Enabling ecosystem data management, and specifically identity management, could be tremendously valuable to Financial Services. Today, every time a customer wants to access a new financial service, sometimes even within the same company, they need to physically produce the same set of documentation, and answer many of the same questions. Passport, driver’s license, proof of address, years living at address, transaction history, proof of insurance, etc. In a world where more and more services are provided digitally reintroducing analogue steps that need to be executed by the customer make little sense.
These requirements exist for good reason, but the net result is annoying and confusing while also leading to a high cost of service provision — $18 billion alone for anti-money laundering processes according to Goldman and many $100s of billions more for data-centric financial analytics. Enabling a new kind of trusted identity data sharing is the key for banks to improve the customer experience while lowering costs and improving operational metrics.
These processes have not caught up with the digital age for a couple of reasons. From a technical perspective, the problem is that (1) identity data is currently stored in multiple databases across financial institutions, (2) data does not translate easily across databases, and (3) security and privacy concerns that manifest as regulations need to be addressed “somehow” in technical solutions. From a non-technical, organisational perspective, it is also difficult and costly to create the bilateral legal framework for such a generalized problem as data sharing.
Theoretically, within a single FI, the solution should be easy: create a central data warehouse, or, to suit today’s data structure and analytics, a data lake. The beauty of this solution is that it makes data the central focus, and means that any process applied to the data could update all of it at once, lowering the cost of reconciliations and other similar check/cross check exercises that are carried out today. Think about how Wikipedia works. In the old world, encyclopedias were the end product of a single oracle (trusted publisher) that was pushed out to users. The data was in a static state that was the truth as determined by a process controlled by a single entity. Any subsequent enrichment by a downstream user was only accessible to their users. In the new world, we have Wikipedia, a product that is developed by many oracles. The data is in a constant state of flux and the truth is contributed to and enriched by many users. The result is an always up-to-date set of information for all users to access and utilise that is incredibly cheap to maintain vis-a-vis an old school bound book.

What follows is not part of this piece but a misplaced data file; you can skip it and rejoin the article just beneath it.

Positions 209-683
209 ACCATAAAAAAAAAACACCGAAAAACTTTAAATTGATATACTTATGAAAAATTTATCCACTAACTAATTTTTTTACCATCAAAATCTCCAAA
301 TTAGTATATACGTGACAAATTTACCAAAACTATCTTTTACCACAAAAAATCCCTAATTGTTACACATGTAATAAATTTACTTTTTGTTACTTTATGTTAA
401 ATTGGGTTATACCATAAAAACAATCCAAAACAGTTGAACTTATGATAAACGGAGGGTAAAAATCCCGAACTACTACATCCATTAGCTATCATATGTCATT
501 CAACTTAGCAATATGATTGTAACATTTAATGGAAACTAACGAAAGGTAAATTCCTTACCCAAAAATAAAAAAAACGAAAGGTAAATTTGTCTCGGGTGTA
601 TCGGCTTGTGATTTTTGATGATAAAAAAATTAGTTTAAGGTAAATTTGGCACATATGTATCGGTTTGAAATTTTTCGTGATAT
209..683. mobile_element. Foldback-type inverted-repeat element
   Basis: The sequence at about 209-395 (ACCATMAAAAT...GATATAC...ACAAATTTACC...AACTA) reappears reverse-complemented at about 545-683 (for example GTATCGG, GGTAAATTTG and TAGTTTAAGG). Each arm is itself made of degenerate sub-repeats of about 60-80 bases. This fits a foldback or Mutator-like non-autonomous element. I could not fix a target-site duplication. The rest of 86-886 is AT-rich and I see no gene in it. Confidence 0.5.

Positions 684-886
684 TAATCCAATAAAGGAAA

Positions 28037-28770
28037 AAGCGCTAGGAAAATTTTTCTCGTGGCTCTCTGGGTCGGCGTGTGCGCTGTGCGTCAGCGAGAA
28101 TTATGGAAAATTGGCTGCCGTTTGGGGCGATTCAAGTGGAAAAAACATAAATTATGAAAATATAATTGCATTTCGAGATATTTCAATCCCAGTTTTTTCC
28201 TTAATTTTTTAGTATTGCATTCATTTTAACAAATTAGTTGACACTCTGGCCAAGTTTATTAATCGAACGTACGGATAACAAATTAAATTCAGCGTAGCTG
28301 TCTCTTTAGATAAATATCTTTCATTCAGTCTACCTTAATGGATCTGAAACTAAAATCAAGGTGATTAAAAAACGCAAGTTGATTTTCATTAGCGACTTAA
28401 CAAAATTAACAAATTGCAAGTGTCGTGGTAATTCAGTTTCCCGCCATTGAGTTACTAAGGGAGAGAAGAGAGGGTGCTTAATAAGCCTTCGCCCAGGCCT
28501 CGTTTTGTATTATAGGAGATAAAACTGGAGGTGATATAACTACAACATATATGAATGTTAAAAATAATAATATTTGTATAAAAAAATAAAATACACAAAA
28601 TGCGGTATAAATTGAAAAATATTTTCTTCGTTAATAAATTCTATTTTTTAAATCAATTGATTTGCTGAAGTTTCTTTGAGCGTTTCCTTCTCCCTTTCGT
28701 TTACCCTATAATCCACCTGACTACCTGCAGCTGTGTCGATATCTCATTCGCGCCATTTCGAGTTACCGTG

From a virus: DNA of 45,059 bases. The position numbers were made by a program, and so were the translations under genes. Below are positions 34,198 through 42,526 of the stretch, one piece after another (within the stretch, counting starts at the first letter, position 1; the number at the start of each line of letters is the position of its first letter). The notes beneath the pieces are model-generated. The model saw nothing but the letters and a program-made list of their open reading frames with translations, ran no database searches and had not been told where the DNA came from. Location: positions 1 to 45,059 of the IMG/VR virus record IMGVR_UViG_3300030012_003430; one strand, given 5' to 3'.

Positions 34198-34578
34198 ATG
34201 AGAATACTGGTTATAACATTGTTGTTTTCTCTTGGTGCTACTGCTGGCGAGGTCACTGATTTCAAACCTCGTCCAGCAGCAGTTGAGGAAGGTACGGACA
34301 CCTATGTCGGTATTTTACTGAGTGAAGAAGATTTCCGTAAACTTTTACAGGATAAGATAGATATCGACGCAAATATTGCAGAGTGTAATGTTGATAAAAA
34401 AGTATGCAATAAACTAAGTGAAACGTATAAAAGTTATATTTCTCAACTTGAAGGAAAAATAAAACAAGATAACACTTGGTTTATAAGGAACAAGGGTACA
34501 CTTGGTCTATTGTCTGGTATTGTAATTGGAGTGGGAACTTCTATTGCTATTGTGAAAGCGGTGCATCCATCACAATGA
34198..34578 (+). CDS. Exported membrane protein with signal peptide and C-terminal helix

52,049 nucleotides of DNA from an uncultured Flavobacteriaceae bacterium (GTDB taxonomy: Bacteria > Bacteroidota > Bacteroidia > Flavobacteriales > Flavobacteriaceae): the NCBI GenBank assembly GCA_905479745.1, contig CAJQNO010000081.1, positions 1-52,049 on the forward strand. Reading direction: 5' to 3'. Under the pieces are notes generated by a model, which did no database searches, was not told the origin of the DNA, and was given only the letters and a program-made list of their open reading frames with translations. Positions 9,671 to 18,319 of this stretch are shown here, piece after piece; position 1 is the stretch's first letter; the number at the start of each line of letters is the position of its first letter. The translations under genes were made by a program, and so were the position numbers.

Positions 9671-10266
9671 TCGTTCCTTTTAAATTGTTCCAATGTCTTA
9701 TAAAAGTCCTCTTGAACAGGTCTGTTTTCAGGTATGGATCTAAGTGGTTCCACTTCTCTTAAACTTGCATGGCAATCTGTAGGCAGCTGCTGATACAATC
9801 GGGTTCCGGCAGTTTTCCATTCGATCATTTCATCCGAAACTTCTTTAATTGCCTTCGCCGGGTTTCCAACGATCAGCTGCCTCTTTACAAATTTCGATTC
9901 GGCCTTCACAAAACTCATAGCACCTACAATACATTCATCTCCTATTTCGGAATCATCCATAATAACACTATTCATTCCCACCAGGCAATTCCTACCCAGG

Although some banks have been somewhat successful at creating data lakes, it’s not a straightforward exercise. First, there is the execution problem of fixing the jet plane while its in flight; the underlying data in each database keeps morphing in structure as new processes or requirements are bolted on. But second, and more important, the regulators want data separated and housed in locations where they can guarantee privacy & confidentiality for their citizens. This data separation problem is amplified across the financial ecosystem. Sharing between separate financial institutions requires competitive issues to be factored on to regulatory ones.